Month: September 2014

Internationalising education

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Both the Marginson (2012) and the Kell & Vogel (2007) readings regarding the internationalisation of education said similar things about the attitudes of international students towards Australians – a lot of them want to get to know “us” (read: local students) but do not get a chance to. Local students don’t seem to have the same desire to get friendly with international students, even though there is a lot to be taught and shared culturally between these two groups of students.

I have no qualms in saying that I personally believe Australia to be a very strained “tolerant” society. Note that I used the word tolerant, meaning “allow the existence, occurrence, or practice of (something that one does not necessarily like or agree with) without interference”. (Google Dictionary) I believe that if you scratch the surface of Australia’s multiculturalism, you will quickly find a more racist society, as we have seen before in Australia, and continue to see with our large dislike of “boat people”. Especially when we consider that a 10 year long study, concluding in 2011, found that almost 50% of Australians are anti-Muslim.

Despite this, I believe at a University level, students are more likely to be less racist than the general Australian public, partly due to education, socio-economic standing or age demographic. So why is it that we still have an inability to make friends with International students? In my two years of University, it’s become pretty clear to me that most of the time, International students make friends with and hang out with other International students. There is very little mingling between local and international students. I very much hope that for most students, this comes down solely to a language barrier, which is mentioned in the Kell & Vogel (2007) reading that the Australian use of colloquialisms can be very hard for non-English speaking students to follow. If Australian’s are considered to be some of the friendliest people in the world, why can’t we be more friendly to those visiting?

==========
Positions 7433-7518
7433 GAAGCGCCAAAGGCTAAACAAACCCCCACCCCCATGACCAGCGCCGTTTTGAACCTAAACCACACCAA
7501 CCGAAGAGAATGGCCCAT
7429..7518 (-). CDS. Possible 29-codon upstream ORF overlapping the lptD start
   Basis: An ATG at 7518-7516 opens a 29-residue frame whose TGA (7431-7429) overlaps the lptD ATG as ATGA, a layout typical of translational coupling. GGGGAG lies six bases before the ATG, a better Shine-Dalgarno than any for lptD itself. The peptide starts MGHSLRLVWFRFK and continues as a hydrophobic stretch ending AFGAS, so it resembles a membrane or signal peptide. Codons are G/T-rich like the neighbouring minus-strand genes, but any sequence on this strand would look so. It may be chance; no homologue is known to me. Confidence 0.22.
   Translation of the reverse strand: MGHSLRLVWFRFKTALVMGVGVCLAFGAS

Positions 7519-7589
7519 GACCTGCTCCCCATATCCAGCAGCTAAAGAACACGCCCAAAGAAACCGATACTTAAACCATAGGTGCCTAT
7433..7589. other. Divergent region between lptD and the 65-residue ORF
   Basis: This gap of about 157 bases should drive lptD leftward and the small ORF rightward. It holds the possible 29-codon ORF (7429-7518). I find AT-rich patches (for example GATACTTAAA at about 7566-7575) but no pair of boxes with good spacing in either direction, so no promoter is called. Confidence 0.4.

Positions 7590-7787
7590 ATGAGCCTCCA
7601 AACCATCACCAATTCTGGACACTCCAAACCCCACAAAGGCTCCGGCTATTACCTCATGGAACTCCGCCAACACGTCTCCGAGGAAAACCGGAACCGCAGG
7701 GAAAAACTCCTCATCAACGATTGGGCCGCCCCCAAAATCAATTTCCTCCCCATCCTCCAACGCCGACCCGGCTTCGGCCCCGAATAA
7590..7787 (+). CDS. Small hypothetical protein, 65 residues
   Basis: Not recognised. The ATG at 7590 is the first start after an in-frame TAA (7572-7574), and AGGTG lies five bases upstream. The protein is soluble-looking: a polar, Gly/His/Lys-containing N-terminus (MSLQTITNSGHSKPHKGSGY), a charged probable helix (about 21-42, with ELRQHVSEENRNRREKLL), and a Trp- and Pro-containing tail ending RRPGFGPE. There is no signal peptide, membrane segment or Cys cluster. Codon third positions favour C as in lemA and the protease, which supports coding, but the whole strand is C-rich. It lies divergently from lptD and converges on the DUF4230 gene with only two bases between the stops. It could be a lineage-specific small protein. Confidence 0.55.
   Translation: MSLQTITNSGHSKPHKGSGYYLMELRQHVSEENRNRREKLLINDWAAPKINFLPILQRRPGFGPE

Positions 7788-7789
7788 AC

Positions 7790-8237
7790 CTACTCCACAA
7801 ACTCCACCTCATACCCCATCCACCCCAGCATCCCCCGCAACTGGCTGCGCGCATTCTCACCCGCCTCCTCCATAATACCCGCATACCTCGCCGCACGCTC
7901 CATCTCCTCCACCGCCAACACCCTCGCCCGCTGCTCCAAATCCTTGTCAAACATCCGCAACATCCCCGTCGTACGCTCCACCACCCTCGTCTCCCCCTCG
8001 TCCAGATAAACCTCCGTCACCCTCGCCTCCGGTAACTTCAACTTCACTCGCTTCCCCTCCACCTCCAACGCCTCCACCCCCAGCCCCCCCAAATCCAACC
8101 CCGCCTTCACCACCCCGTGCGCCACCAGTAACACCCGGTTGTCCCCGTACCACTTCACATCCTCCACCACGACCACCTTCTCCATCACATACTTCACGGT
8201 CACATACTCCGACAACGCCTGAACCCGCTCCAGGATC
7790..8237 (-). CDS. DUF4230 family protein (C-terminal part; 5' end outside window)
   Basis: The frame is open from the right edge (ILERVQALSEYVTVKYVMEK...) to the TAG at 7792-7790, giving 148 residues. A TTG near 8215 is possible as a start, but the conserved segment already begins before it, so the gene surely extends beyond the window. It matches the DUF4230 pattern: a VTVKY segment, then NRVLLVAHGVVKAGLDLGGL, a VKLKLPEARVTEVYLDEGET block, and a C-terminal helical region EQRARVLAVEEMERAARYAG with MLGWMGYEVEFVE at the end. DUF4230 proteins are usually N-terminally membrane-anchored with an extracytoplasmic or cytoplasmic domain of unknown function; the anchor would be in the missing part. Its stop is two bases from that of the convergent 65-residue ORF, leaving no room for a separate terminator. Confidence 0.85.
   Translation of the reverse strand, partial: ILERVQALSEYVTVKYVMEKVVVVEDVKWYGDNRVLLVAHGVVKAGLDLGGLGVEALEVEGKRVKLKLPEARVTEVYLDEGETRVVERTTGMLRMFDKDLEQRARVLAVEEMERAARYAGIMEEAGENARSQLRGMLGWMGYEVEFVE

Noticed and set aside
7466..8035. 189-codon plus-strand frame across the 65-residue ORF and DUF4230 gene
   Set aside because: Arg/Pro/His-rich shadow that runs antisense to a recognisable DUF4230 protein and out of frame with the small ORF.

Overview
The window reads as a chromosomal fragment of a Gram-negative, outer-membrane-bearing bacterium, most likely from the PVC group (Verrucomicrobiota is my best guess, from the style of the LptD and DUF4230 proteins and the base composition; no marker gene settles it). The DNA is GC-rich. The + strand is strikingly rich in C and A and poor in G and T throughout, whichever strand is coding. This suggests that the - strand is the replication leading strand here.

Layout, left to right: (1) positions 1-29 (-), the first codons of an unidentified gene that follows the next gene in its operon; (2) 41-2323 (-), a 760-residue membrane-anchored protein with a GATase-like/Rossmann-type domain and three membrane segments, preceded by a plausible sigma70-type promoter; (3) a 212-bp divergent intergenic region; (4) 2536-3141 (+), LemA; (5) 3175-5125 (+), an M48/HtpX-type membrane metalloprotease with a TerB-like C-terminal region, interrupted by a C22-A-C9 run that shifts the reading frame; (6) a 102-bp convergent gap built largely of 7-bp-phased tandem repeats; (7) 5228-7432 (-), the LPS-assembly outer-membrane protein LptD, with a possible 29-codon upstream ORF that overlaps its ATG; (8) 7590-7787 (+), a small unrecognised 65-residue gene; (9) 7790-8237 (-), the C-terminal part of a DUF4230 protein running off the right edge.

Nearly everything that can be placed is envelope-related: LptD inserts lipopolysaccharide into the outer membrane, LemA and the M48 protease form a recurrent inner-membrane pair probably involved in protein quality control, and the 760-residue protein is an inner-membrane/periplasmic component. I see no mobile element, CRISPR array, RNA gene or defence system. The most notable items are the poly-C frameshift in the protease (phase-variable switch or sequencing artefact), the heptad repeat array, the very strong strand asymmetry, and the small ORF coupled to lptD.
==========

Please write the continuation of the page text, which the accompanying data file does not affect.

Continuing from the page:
So maybe it should just come down to testing the water, and trying to break down some barriers and meet some new people.

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REFERENCES

ABC (2011), ‘Nearly half of Australians are anti-Muslim: study’, ABC News, 23 February, viewed 17 September 2014 < http://www.abc.net.au/news/2011-02-23/nearly-half-of-australians-are-anti-muslim-study/1954194?section=justin >

Kell, P. and Vogl, G. (2007). ‘International students: Negotiating life and study in Australia through Australian Englishes’, Everyday Multiculturalism Conference.

Marginson, S (2012) ‘International education as self-formation: Morphing a profit-making business into an intercultural experience’ Lecture delivered at the University of Wollongong, 21 February 2012, available online at http://focusonteaching.uow.edu.au/content/groups/public/@web/@cedir/documents/doc/uow119828.pdf

Shad (2012), ‘Australia’s unhealthy fear of boat people’, The Guardian, 8 May, viewed 17 September 2014 <http://www.theguardian.com/commentisfree/2012/may/08/australia-fear-boat-people-asylum-seekers&gt;

Bollywoodisation, is it a good thing?